I want to repeat the important issue here. The key question is not really explaining the group difference, it is explaining the causal mechanisms linking genes and environment to a phenotypic outcome in individuals. We can do that for PKU, so talking about group differences in PKU and its consequences is unproblematic. We can’t do it for height, so there it will always be difficult to say whether a height difference between two groups is environmental or genetic. When the individual causal problem is solved the group problem is easy.
When is a Group Difference Genetic?
OK, here is a definition. A group difference is genetic when there is a causal mechanism (not a heritability or a polygenic risk score) linking a gene or genes to a phenotypic outcome across a known, wide domain of contexts, and the causal gene or genes is distributed unequally across the groups.
[I’m going to say it again below, but I want to put it here as well. If you don’t like my definition, propose your own! This discussion cannot be based on casual intuitions of what it means for a group difference to be genetic in origin.]
Here are some consequences of the definition:
- It makes clear why I think it is incorrect to say any group difference we currently know about in a polygenic complex behavior is genetic: we have no mechanisms, so we have no understanding of what might happen in a new environmental domain.
- As a corollary it provides a meaning to the standard hereditarian contention that a racial difference is “partly genetic.” This is mostly a rhetorical move, an attempt to put anti-hereditarians on the defensive by making us defend the null hypothesis that something is absolutely zero. What it means under my definition is that across a wide range of plausible contexts the gap might get smaller but it wouldn’t completely go away. That contention has exactly the same problems (How would we know?) as the 100% hereditarian view.
- It shows why I find the contention that the black-white IQ gap is genetic somewhere in between ridiculous and offensive, and in any case wrong: the assertion entails imagining that some portion of the gap would still exist if slavery and Jim Crow had never happened, and if there was no racism in the modern world.
- I have written before about a group difference in behavior that my definition suggests is genetic in origin: populations with the lactose persistence gene drink more milk than populations without it. Why is it genetic? There is a mechanism. Just like PKU, the effect of the gene is modifiable environmentally, but it doesn’t matter, because we get it. Some adults can digest lactose and others can’t, and those who can’t can take a lactase pill instead. You don’t need to compute any heritability statistics, and you don’t need to wonder what would happen if people with the gene were raised in Antarctica or on the moon. A mechanistic understanding of something means that you know how it will perform in environments that haven’t been observed yet.
- It’s interesting that the only good examples of genetic mechanisms, and thus of genetic group differences, involve single genes. It seems as though there ought to be examples of polygenic mechanisms, but there aren’t, at least not for human behavior. This is another way of making the challenge I always make to name a polygenic behavioral difference between groups that has turned out to be genetic: there isn’t a good one. I think you could tell a story about the modern course of behavioral science in these terms, eg, why do we never finally wind up with a meaningful biological theory of schizophrenia? Why does the endophenotype dream never come true? Another blog post.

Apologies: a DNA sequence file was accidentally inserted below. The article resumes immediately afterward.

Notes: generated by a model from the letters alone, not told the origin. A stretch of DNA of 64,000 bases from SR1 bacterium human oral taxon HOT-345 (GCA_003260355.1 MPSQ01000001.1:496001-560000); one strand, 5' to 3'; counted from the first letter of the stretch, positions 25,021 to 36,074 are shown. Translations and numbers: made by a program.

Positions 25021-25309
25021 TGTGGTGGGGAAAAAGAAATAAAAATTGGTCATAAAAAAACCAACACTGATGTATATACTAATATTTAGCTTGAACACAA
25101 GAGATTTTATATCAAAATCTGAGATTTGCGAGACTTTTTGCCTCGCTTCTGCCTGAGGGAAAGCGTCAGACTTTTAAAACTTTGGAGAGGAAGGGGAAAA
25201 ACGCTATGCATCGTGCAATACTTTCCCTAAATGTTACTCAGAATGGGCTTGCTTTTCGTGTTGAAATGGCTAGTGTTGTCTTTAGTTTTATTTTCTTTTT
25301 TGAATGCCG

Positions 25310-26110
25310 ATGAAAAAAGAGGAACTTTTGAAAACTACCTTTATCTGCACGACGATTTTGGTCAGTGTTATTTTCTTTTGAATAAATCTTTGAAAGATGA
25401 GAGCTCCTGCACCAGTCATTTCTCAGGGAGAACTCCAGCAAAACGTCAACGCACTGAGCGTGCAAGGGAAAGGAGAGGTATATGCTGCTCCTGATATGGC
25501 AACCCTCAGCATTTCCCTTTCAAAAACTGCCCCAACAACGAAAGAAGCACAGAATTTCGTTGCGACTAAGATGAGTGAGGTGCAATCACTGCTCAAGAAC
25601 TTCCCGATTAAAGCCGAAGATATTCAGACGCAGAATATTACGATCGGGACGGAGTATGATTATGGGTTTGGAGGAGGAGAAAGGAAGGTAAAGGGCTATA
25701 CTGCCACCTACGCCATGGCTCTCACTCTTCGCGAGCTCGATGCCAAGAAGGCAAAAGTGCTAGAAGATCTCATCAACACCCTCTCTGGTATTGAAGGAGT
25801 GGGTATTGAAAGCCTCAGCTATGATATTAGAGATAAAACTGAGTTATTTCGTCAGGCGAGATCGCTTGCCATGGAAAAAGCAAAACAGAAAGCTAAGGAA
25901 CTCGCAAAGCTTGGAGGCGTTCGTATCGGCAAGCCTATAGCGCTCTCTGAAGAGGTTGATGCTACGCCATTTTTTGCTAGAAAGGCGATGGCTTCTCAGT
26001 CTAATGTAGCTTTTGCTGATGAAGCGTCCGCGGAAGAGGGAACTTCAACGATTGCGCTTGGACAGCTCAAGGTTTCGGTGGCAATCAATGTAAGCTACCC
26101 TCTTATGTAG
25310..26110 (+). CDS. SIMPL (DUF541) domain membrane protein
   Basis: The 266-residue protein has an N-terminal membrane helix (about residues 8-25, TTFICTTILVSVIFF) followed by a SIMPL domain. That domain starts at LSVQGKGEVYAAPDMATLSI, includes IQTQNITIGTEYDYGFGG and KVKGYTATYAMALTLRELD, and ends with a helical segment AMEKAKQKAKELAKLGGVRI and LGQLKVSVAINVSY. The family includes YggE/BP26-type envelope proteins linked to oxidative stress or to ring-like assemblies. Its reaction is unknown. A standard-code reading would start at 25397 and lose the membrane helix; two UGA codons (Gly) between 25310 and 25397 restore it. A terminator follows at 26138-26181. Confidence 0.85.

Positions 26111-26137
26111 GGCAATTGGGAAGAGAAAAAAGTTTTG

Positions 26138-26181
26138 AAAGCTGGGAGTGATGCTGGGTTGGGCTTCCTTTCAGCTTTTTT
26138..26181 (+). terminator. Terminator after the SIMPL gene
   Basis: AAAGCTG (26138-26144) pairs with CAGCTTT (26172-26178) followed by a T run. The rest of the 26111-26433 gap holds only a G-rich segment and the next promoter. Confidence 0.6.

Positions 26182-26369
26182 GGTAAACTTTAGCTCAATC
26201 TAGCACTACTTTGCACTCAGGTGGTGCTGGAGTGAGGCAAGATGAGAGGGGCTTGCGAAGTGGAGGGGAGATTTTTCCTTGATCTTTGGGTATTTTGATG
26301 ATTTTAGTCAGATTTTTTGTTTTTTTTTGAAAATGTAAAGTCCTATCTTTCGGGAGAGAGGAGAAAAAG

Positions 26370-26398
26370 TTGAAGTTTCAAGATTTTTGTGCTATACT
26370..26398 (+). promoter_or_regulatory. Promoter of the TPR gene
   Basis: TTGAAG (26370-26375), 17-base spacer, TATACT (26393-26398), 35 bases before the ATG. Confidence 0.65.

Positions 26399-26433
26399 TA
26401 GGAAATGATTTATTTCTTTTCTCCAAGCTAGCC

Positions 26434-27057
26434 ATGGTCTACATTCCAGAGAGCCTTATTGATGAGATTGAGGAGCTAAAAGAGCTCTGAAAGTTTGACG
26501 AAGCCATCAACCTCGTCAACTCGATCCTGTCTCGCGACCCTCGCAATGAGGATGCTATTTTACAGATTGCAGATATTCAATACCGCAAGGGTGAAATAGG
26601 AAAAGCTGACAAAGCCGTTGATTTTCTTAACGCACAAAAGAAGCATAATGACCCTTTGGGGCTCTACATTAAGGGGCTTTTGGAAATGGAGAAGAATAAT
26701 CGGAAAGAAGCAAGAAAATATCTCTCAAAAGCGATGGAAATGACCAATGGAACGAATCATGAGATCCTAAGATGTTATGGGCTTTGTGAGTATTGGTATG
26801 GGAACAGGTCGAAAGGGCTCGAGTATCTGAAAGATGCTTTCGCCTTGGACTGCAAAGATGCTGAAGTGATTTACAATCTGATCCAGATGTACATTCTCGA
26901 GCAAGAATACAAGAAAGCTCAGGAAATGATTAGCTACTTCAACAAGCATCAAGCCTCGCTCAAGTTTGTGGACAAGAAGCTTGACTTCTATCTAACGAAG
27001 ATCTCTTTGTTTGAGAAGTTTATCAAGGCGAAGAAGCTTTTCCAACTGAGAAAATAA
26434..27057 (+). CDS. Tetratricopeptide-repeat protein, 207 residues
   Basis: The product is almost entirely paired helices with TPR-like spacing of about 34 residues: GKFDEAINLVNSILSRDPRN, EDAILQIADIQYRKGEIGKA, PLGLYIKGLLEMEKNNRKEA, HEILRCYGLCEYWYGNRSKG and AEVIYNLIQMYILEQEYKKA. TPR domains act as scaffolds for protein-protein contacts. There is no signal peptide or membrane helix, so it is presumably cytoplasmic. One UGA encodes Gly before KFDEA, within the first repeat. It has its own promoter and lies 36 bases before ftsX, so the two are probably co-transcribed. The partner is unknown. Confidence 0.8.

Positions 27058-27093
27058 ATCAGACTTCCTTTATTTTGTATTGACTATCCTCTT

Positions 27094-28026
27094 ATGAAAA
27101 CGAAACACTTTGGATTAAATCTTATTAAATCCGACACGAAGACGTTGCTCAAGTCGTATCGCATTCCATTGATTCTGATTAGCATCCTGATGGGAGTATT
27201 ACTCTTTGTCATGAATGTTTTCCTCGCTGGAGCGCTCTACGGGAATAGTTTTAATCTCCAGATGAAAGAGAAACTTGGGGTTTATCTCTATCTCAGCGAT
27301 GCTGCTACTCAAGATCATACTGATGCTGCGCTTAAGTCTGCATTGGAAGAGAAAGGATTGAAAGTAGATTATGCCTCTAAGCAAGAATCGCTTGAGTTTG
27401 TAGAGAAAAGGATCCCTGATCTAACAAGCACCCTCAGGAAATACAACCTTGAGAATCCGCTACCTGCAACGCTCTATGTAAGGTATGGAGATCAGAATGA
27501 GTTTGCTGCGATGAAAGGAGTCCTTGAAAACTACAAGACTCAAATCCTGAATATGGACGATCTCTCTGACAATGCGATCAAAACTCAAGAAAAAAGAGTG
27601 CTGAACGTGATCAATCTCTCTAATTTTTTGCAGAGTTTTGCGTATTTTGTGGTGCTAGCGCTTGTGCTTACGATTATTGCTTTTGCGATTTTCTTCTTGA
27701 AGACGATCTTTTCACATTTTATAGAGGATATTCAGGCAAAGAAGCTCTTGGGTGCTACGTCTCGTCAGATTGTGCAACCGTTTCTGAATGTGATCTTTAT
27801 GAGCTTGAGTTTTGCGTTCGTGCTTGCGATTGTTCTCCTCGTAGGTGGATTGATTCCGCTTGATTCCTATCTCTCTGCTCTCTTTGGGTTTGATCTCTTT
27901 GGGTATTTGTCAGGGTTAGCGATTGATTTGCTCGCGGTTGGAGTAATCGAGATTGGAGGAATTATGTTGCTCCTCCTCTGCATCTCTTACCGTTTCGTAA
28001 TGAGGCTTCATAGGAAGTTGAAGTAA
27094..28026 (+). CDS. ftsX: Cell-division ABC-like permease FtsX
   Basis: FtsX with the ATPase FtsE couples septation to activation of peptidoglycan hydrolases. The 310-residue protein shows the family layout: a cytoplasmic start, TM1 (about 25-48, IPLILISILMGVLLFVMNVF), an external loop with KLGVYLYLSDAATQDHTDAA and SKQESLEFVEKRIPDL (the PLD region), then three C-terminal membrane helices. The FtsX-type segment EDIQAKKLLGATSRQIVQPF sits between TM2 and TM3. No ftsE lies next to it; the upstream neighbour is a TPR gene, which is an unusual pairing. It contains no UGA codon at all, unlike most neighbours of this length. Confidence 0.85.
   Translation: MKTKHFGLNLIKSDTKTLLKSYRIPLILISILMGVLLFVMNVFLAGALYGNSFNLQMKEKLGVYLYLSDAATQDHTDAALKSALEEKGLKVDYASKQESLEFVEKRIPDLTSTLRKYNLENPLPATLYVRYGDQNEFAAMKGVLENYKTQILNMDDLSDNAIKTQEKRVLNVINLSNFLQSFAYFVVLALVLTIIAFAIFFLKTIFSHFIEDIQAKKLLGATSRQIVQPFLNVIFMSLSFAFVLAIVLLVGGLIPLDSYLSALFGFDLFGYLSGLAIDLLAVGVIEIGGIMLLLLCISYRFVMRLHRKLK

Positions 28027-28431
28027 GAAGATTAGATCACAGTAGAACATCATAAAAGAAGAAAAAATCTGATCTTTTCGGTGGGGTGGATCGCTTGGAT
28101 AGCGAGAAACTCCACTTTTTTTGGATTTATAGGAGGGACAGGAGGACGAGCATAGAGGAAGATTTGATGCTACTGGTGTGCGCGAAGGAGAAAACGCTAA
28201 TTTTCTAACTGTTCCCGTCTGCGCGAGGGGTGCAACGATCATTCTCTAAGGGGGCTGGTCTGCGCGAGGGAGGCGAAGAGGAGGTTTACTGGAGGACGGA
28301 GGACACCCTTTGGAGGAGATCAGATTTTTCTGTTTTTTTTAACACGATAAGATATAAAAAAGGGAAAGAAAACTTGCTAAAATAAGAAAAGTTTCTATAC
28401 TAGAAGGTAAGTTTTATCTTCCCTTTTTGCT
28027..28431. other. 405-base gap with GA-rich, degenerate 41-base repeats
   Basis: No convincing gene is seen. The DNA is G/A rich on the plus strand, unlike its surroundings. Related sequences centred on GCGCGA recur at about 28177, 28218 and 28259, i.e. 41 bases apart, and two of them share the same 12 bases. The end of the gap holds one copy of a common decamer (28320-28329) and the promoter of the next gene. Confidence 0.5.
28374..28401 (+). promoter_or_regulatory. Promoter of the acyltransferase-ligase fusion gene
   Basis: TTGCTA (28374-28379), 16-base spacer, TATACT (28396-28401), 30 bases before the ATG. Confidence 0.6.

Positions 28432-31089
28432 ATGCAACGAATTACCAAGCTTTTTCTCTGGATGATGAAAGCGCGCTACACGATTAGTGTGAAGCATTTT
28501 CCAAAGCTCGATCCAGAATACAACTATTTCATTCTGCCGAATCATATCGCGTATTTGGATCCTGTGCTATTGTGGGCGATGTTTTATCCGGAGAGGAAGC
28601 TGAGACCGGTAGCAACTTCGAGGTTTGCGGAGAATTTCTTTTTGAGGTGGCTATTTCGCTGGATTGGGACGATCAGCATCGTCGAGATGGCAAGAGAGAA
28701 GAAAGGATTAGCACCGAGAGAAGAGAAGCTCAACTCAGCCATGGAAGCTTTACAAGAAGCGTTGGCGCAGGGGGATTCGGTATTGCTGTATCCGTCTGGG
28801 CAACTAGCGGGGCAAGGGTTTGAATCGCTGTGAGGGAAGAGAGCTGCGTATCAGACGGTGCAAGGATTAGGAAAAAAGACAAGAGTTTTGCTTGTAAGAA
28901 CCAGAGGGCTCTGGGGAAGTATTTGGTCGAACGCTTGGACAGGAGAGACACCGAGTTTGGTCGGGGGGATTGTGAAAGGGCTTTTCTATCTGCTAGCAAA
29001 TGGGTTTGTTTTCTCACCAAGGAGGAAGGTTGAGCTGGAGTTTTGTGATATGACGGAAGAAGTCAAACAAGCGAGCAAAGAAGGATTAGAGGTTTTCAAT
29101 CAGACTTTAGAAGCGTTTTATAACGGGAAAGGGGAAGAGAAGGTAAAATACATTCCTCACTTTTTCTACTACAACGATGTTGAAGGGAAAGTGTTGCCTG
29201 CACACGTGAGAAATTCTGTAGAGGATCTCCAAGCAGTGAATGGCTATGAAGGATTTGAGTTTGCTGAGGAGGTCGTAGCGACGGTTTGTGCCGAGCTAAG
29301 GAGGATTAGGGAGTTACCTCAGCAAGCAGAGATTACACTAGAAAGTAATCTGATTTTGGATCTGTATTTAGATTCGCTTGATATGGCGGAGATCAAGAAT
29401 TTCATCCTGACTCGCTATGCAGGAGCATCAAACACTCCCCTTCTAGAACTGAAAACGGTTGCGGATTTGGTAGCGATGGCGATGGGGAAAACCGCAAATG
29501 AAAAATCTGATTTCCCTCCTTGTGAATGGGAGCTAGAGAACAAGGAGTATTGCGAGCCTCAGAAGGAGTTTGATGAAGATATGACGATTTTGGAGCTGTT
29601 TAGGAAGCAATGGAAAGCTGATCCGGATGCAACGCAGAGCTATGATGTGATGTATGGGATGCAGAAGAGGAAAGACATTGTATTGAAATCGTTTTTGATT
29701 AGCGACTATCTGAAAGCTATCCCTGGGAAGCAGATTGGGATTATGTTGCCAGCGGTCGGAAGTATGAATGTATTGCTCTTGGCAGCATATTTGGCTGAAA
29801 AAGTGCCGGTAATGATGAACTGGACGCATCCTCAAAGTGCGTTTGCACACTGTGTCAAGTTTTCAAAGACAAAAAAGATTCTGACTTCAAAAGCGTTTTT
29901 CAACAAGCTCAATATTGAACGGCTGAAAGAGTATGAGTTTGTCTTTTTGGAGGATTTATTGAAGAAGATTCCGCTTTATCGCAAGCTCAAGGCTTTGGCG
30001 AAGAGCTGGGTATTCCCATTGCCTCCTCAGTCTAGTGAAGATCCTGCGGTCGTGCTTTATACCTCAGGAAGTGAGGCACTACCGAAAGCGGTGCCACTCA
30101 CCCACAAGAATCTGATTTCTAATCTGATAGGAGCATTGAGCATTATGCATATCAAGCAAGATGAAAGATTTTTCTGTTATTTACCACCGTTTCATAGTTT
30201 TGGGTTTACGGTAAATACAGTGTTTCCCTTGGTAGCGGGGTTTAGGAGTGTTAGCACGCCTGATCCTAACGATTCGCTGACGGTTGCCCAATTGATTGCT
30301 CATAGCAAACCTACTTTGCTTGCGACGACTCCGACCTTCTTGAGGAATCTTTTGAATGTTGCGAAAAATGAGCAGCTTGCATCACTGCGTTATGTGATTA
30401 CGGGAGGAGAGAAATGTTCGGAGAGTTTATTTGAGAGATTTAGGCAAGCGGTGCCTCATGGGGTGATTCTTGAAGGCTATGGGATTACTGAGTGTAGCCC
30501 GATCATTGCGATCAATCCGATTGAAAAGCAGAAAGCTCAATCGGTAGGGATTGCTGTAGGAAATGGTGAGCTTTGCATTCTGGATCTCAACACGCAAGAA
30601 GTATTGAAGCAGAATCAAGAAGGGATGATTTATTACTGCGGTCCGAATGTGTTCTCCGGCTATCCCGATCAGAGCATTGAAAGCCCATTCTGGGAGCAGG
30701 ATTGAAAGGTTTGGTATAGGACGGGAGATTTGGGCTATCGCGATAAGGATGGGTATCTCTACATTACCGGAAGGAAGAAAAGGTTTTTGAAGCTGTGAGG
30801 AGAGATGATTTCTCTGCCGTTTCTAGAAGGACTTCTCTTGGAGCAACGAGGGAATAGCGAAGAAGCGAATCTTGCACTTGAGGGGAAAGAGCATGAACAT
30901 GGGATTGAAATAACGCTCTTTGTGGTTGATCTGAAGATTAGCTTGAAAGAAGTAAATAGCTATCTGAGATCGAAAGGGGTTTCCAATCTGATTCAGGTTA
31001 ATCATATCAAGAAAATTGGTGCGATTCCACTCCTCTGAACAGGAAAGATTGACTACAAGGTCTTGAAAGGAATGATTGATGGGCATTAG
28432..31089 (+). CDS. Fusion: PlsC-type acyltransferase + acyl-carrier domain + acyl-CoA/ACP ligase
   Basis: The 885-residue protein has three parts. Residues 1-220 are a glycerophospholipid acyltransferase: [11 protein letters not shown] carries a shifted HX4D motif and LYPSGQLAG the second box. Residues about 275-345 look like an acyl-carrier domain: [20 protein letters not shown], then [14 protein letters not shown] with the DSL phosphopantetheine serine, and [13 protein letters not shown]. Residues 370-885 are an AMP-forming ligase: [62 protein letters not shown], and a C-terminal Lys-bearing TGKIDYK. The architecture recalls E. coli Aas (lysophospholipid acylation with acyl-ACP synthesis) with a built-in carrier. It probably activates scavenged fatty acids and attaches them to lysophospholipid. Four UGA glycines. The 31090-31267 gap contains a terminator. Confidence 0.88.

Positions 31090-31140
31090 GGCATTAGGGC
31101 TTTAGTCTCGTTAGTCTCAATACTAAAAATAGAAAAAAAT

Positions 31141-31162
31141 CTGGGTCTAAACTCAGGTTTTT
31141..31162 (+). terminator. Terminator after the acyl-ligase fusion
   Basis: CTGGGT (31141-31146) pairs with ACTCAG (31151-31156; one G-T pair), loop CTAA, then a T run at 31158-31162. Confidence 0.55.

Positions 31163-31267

- It answers a question I get asked a lot: what would it take to change my mind about the IQ gap? It would take a mechanism, a good causal story between a set of genes, a brain structure and IQ. Such a mechanism might or might not explain the particular group difference that interests you (this is the Lewontin argument about plants in good and bad soil, by the way) but it would explain SOME group difference. Put the people with the mechanism on Island One, and people without it on Island Two.
- It explains a lot about the arguments constantly put forward by the hereditarians. They always say:
- We have tried really hard to make the gap go away, yet it has persisted. This is a way of establishing that the genetic effect obtains across a wide range of contexts. But it also shows how hopeless it is: the one new context we really need to observe, the one where slavery didn’t happen and the effects of racism have worn away, is impossible to observe.
- Any day now we are going to have a biogenetic mechanism that explains everything! Here is Charles Murray in the Harris podcast: We are also within a matter of years—I don’t think that many years—before we will understand the functioning of intelligence down at the level of alleles and [SNPs]. We are already making a lot of progress on that. I propose a rule. I will stop declaring such advances to be impossible on philosophical grounds, and the hereditarians should refrain from basing their arguments on scientific developments that haven’t happened yet.
- If you don’t like by definition of what it means for a group difference to have a genetic basis, propose your own. In my opinion the worst thing about the hereditarian position is that it is based on a vague intuition about what genetic explanation means, which allows them to throw around statistics that look good but aren’t in any way decisive. There are only two other candidates out there that I am aware of. Emil Kirkegaard, who proposes what I call an analysis of covariance approach: If the genetic correlation within groups is sufficient to “explain” (in the weak statistical sense of explain) the difference between groups, then the difference is genetic. This is a very bad suggestion that will take another blog post to rebut. The other is the recent work on polygenic selection, which is very interesting biologically but a long long way from being an explanation of contemporary differences in behavior, as is emphasized by the people conducting it.